Friday, May 2, 2008

Ruby on de-Rails?

Here we go ... According to a recent post on TechCrunch, is planning to abandon Ruby on Rails after two years of fighting scalability issues. The candidates for replacing RoR are rumored to be PHP, Java, and/or just plain Ruby. On the other hand, Twitter is categorically denying the rumor saying that they use other development tools besides RoR. This is typical of the kind of argument one can get into over scalability issues when scalability is not analyzed in a QUANTIFIED way.

As I discuss in Chap. 9 of my Perl::PDQ book, the qualitative design rules for incrementally increasing the scalability of distributed apps go something like this:

  1. Move code, e,g., business logic, from the App Servers to the RDBMS backend and repartition the DB tables.
  2. Use load balancers between every tier. This step can accommodate multi-millions of pageviews per day.
  3. Partition users into groups of 100,000 across replicated clusters with partitioned DB tables.

All the big web sites (e.g., and do this kind of thing. But these rules-of-thumb beg the question, How can I quantify the expected performance improvement for each of these steps? Here, I only hear silence. But there is an answer: the Universal Scalability Law. However, it needs to be generalized to accommodate the concept of homogeneous clustering, and I do just that in Section 4.6 of my GCaP book.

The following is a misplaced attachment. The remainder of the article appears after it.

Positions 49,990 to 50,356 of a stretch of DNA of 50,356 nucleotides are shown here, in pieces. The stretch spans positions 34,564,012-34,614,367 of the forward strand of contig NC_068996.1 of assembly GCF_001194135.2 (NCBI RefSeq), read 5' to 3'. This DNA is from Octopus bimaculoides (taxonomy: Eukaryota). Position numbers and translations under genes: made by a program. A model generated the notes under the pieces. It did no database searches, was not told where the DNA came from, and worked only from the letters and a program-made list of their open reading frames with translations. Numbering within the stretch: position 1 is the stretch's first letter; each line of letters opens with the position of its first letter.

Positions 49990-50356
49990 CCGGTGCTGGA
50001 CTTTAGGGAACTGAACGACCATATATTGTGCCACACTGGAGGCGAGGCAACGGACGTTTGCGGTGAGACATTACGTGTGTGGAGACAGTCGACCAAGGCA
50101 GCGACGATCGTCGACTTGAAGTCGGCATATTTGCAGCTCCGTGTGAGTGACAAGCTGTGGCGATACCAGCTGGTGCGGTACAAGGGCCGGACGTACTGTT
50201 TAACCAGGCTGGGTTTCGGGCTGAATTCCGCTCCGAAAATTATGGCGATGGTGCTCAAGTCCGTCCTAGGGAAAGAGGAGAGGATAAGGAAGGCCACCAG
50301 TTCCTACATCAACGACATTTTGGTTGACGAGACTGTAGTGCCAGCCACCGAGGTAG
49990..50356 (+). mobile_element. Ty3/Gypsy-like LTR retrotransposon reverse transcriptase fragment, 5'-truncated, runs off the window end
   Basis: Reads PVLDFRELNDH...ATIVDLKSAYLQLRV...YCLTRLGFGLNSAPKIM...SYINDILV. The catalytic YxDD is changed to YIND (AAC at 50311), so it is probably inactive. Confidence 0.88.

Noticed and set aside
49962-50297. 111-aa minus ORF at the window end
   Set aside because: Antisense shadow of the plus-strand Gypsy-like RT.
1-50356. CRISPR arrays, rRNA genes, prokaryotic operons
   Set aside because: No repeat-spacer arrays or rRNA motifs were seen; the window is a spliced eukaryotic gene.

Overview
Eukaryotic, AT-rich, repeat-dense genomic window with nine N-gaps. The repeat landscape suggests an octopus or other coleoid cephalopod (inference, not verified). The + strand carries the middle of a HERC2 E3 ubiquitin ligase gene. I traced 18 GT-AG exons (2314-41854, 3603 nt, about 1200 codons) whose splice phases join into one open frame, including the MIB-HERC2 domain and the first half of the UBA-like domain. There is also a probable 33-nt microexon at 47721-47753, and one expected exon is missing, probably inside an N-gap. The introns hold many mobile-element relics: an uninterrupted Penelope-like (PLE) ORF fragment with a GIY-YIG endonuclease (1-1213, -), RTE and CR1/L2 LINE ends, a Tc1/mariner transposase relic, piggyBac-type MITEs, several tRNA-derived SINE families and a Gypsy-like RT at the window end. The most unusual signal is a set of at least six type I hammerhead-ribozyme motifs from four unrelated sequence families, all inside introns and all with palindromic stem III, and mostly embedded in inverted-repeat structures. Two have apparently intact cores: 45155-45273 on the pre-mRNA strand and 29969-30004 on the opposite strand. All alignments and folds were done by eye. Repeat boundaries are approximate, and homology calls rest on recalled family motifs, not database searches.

The following slides (from 2001) give the basic idea from the standpoint of hardware scalability.

Think of each box as an SMP containing p-processors or a CMP with p-cores. These processors are connected by a local bus, e.g., a shared-memory bus; the intra-node bus. Therefore, we can apply the Universal Scalability model as usual, keeping in mind that the 2 model parameters refer to local effects only. The data for determining those parameters via regression could come from workload simulation tools like LoadRunner. To quantify what happens in a cluster with k-nodes, an equivalent set of measurements have to be made using the global interconnect between cluster nodes; the inter-node bus. Applying the same statistical regression technique to those data gives a corresponding pair of parameters for global scalability.

The generalized scalability law for clusters is shown in the 5th slide. If (in some perfect world) all the overheads were exactly zero, then the clusters would scale linearly (slide 6). However, things get more interesting in the real world because the scaling curves can cross each other in unintuitive ways. For example, slide 7 "CASE 4" shows the case where the level of contention is less in the global bus than it is the local bus, but the (in)coherency is greater in the global bus than the local bus. This is the kind of effect one might see with poor DB table partitioning causing more data than anticipated to be shared across the global bus. And it's precisely because it is so unintuitive that we need to do the quantitative analysis.

I intend to modify these slides to show how things scale with a variable number of users (i.e., software scalability) on a fixed hardware configuration per cluster node and present it in the upcoming GCaP class. If you have performance data for apps running on clusters of this type, I would be interested in throwing my scalability model at it.

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